Sixty to 90 minutes after arresting Garcia, Marmon left Garcia, still handcuffed and in the room, to weigh the marijuana. While Marmon was out of the room, Agent Freuh arrived. When Marmon returned, he noted although Garcia had signed a second waiver of rights form for the DEA agent at 3:42 p.m., the interview had not yet begun. During the interview, Garcia told the agent he did not know anything about the marijuana. Garcia testified that Agent Freuh informed him of considerably harsher federal penalties and indicated "things would be a lot easier" if he cooperated with them. Garcia slightly changed his story and signed a statement about one hour after the DEA agent had arrived.
Garcia stated he signed the statement because he was hungry, had driven all night, and was tired of the police badgering him. Garcia also stated they threatened him with a urinalysis test and a lie detector test and stated they would take fingerprints off the suitcase. The officers explained to Garcia that they wanted to record a conversation between him and his brother. Garcia stated although someone had brought him a cup of water or coffee, he was always handcuffed and had not been offered anything to eat during the interview. The district judge noted (1) the interview with the federal DEA agent lasted a considerable length of time; (2) Garcia was handcuffed during the interview; and (3) the DEA agent had used profanity when accusing Garcia of lying.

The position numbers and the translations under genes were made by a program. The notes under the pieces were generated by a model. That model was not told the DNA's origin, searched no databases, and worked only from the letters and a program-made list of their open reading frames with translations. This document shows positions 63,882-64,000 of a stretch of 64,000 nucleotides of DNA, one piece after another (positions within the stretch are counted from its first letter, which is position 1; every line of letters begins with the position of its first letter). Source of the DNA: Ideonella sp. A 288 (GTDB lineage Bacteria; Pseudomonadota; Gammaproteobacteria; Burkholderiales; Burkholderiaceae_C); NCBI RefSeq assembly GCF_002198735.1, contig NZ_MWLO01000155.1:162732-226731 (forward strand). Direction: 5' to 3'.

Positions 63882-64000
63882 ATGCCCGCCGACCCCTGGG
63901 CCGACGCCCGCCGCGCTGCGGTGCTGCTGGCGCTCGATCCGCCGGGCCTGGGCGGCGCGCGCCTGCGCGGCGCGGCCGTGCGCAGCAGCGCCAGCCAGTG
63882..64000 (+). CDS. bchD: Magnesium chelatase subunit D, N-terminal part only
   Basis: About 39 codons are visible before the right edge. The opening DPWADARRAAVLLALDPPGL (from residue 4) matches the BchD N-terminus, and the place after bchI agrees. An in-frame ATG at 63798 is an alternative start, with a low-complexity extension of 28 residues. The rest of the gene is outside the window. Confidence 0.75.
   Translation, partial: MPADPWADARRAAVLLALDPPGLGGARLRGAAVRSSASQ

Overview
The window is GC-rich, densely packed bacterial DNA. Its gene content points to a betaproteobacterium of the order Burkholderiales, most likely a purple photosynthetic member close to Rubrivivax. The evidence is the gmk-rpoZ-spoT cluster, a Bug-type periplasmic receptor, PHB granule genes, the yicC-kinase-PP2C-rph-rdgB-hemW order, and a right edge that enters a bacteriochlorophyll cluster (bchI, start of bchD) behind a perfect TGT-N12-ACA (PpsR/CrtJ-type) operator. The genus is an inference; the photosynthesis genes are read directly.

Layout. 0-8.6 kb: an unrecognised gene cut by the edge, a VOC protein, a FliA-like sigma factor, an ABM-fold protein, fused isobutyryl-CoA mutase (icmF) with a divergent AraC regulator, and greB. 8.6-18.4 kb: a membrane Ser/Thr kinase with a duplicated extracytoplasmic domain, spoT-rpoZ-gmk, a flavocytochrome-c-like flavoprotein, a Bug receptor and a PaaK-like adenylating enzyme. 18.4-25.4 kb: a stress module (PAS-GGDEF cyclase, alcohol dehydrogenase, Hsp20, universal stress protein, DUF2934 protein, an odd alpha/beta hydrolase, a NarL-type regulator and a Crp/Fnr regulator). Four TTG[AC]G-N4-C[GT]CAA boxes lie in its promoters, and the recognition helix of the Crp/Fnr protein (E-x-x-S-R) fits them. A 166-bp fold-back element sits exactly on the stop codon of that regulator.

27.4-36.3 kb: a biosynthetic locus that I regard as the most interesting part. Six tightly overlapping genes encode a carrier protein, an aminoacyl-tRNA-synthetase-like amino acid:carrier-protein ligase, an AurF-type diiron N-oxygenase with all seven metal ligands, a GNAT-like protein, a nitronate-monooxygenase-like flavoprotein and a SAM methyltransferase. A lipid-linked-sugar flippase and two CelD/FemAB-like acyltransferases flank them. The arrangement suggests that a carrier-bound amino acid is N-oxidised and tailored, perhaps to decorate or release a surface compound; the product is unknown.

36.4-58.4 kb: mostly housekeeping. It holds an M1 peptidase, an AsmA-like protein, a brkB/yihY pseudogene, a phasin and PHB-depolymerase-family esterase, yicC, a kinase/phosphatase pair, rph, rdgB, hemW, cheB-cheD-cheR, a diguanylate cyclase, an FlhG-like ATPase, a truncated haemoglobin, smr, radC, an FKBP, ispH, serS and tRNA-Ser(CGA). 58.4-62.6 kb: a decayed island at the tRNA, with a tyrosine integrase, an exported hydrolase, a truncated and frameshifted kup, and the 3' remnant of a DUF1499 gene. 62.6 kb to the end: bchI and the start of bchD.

Garcia filed a motion to suppress on June 13, 1990. A hearing was held on June 28, 1990. At the suppression hearing Garcia claimed he signed the consent to search form without the opportunity to read it or to contemplate what the consent meant, and that he was not given the opportunity to examine the form outside Marmon's presence. Garcia acknowledged he understood the words in the consent form and that he was never threatened by Trooper Marmon. The consent form was signed approximately 30 minutes after the initial stop. Marmon testified that a typical stop to issue a warning ticket for a lane change or similar violation would be 10 to 15 minutes.
When questioned why he requested the search of the vehicle, Marmon indicated he became suspicious because: